SlashGeo pointed me to LandSerf, an interesting bit of free GIS software (not open source) for viewing and analysis of DEMs, TINs, and other files in 3D. It uses OpenGL for the 3D graphics, and has a variety of features for lighting/shading, blending of multiple images, and supports a bunch of import and export file formats. It runs on PCs, Macs, and Linux/Unix as long as you have the Java Runtime Environment. I didn’t explore too far, but it appears that it also has some scripting/API support. (Image by LandSerf)
The newest version of desktop GIS mapping software, SuperGIS Desktop 3.1a Beta 3 developed by SuperGeo, is available now.
Featuring plentiful GIS tools and user-friendly manipulation environment, SuperGIS Desktop 3.1a allows GIS experts to display, edit, manage, query, and analyze diverse spatial data effectively.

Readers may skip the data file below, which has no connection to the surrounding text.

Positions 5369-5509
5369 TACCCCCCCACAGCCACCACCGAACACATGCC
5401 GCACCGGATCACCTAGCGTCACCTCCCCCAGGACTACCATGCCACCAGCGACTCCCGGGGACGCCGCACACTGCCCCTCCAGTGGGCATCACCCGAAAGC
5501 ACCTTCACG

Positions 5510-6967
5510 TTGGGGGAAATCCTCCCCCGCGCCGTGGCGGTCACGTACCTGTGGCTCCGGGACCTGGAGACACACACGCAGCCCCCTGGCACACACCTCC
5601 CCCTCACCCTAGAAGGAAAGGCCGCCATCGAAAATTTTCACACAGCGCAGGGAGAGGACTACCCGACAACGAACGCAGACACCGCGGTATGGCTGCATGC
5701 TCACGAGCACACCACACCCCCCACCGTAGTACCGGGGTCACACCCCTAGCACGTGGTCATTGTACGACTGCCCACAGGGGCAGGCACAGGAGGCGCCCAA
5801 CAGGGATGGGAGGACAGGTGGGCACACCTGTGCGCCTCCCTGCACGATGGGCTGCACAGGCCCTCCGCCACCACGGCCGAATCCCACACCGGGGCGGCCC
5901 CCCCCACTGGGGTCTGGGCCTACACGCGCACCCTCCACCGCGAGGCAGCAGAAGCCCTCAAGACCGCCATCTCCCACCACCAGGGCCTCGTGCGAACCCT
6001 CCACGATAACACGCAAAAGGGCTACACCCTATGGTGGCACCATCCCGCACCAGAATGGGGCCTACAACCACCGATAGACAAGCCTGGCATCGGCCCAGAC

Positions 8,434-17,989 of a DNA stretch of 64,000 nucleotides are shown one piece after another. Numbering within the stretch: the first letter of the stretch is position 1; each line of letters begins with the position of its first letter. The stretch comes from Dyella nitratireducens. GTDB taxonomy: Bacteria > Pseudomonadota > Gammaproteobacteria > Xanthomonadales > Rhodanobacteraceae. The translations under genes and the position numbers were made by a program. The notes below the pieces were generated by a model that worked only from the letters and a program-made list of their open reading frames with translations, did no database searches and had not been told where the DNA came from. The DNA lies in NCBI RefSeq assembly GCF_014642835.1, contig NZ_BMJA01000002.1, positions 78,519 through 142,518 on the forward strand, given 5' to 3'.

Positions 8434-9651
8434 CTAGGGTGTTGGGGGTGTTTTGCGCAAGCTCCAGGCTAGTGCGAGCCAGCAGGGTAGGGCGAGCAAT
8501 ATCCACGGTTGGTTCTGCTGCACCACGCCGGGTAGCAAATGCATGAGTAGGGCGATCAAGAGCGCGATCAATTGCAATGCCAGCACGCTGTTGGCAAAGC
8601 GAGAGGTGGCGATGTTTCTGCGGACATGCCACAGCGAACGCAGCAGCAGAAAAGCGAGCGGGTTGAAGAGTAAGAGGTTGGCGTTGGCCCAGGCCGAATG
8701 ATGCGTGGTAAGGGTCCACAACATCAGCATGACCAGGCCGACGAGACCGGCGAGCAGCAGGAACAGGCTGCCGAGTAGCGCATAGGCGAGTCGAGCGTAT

The newest SuperGIS Desktop 3.1a enhances the manipulation of attribute table and map query, which enables you to easily navigate maps and export them to diverse formats. The whole new Graph add-on provided by SuperGIS Desktop 3.1a improves the interaction between the graph and the map selection. [Editor] Click through for the rest of the press release. [/Editor]
Google announced on Sunday that it had released Google Earth for the popular iPhone device. So far it doesn’t have access to all of the content layers that you can view in the desktop version of your software, but it does have panoramio photos and Wikipedia articles and most impressively, the 3D terrain option. You can view the surrounding terrain in 3D by simply tilting your phone from horizontal. It also lets you search for nearby businesses and appears to pull in other content related to those businesses from the web, such as reviews etc. Now, if only I could come up with the $$ to spring for an iPhone! More info at CNet and Google Earth blog. Or click through for a video demo. (Photo credit: Google by way of CNet).